The Feel and Timing Test

Now that you have had a whole week to practice what we discussed in the last post, I have developed a little test you can take to see if you have made progress. Take the quiz below!

This is set up like a ‘create-your-own’ story. Read the paragraph below and the one titled (1). You are presented with two options at the end of that sentence. Choose which you would take, and then go to the paragraph indicated.

Your little mare, Jazzy, has no ground manners. As soon as you place the halter over her nose and buckle it up, she doesn’t seem to know what to do with herself! You were planning to do a training session with her today on leading. You just need to get her into the arena…

(1) You just got the halter on, and Jazzy begins moving forward. Do you apply pressure now to ask her to halt (2), or go with her (3)?

(2) Applying pressure to Jazzy immediately, you discover that she does not understand your cue and continues to run forward. Do you continue applying pressure (4), escalate the pressure (5), or release the pressure and try to direct her towards the fence so that she stops (6)?

(3) Walking alongside Jazzy, who swerves wildly from left to right, you try to steer her towards a fence so that she will stop. Go to (6).

(4) Being careful not to escalate pressure, you wait for Jazzy. She is still showing no signs of obeying you. Go to (6).

(5) You notice that Jazzy is beginning to brace into the restriction you have put on her. This could lead to habituation to pressure, something you do not want! You begin to escalate the backwards lead rein pressure. You also say a deep, long ‘Whoa,’ and adjust your body position to inhibit her movement. Jazzy lifts one leg and holds it for a moment before continuing to do what she was before. Do you release pressure immediately when Jazzy tries (7), or continue to wait for a larger response (8)?

(6) Having reached the fence, Jazzy stops and puts her head over it, trying to reach the grass on the other side. You pull on her, trying to get her to move away from the fence a little so you can get her through the gate and into the arena for your training session. She does not move, but braces against you. Do you continue the pressure (8) or choose to escalate it and turn this situation into a training opportunity as well (5)?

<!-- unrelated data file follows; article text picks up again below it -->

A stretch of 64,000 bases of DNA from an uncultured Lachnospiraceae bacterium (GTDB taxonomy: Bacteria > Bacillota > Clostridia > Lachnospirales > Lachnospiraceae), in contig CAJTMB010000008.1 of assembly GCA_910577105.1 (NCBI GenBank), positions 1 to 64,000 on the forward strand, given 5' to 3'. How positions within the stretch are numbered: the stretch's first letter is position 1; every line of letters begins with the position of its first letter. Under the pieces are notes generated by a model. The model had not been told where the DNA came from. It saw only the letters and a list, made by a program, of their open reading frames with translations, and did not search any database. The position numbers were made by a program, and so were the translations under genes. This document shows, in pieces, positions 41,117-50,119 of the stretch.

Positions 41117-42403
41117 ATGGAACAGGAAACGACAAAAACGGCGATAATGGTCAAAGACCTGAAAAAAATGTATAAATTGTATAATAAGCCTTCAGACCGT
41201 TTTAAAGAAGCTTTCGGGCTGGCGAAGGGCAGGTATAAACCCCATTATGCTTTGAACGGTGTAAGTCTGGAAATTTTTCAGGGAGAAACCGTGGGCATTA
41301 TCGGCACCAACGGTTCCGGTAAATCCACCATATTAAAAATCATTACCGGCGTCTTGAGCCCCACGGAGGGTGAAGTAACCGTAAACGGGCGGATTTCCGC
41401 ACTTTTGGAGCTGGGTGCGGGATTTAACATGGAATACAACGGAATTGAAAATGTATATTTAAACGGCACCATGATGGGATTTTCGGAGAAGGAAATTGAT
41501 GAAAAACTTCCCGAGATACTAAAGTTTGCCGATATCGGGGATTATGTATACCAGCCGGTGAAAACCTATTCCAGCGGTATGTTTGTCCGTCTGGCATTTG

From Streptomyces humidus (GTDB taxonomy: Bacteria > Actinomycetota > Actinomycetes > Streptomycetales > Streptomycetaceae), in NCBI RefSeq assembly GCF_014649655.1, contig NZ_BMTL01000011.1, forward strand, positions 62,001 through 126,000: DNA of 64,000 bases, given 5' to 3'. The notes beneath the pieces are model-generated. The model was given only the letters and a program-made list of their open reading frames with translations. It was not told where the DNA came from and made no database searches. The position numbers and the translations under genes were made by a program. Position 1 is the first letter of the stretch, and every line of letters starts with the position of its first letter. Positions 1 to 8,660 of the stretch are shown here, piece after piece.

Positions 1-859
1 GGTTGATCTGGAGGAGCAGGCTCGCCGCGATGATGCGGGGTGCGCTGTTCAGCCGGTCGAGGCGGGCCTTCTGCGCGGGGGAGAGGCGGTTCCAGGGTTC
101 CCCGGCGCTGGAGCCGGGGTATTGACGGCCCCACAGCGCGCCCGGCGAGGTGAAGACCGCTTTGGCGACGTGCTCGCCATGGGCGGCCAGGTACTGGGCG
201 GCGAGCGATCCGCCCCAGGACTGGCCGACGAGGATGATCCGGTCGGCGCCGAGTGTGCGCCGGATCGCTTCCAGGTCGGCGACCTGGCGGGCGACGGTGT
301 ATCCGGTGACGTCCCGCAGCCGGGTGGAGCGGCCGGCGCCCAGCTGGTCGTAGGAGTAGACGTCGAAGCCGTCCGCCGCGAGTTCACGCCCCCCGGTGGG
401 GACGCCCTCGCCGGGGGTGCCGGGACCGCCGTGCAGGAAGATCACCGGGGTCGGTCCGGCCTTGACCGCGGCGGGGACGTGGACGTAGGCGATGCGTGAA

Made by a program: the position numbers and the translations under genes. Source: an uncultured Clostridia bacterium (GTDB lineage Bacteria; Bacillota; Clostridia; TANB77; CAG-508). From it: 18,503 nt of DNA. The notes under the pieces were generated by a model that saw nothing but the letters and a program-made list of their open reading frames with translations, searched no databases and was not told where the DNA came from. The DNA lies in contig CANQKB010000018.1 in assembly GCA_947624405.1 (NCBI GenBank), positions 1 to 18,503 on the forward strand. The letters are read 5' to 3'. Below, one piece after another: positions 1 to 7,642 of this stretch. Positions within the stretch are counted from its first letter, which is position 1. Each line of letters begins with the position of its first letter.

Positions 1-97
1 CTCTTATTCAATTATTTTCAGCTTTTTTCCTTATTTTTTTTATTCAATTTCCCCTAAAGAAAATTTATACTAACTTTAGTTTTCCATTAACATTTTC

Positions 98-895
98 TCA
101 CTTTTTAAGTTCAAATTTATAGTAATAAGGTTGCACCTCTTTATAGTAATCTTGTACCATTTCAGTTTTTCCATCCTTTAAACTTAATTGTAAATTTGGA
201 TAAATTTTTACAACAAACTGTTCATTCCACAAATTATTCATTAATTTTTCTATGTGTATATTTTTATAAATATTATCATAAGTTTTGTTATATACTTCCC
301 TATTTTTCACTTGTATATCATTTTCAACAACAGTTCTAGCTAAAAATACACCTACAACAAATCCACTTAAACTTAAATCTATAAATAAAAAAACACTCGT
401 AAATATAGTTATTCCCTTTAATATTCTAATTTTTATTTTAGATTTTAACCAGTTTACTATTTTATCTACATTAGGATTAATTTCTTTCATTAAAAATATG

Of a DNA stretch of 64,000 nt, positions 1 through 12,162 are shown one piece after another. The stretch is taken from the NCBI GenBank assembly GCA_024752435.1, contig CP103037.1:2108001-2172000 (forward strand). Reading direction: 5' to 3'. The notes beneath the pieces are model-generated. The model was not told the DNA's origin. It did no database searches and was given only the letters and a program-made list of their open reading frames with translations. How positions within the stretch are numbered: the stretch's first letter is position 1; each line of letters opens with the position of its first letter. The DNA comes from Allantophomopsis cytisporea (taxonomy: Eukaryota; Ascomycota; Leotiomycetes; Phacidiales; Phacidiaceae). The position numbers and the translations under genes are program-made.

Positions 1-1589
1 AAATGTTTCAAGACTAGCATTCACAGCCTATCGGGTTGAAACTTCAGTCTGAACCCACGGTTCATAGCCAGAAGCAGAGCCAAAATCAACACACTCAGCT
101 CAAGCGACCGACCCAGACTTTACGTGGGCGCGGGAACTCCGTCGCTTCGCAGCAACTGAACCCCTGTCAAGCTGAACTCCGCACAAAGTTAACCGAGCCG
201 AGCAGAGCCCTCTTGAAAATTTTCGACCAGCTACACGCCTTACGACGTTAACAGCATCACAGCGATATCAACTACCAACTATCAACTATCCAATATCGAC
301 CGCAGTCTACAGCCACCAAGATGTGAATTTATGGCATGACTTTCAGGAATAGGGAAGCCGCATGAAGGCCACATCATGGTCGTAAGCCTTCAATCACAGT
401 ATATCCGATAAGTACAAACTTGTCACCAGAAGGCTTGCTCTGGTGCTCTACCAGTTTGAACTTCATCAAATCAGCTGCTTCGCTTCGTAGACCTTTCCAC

(7) Recognizing a tiny try in Jazzy’s behaviour, you release all pressure. She continues what she was doing. Do you reapply the pressure to repeat the lesson (9), or try to get out of that gate and into the arena as fast as you can before she starts running away again (8)?

(8) You will be waiting forever! Your timing in the creation pressure is alright, but your release timing is a little slow. Likely this is because you cannot feel (or notice) when the horse gives a try. With a horse like Jazzy who knows nothing about leading, rewarding the tiniest try and then building it up into a complete response is the way to get obedience.

(9) Never mind the arena—why not train the horse where you are when there is an opportunity? Good for you! You were able to recognize what stage Jazzy was at mentally and physically (feel) and meet her there with encouraging pressure and release (timing). Keep practicing, and Jazzy will obey you in no time. The optimal number of repetitions of a lesson is three improved tries in a row. You’ve got one—try again to help her consolidate the lesson.

I hope you have enjoyed this fun test. Now it’s time to go and practice some more!

The Horsegentler

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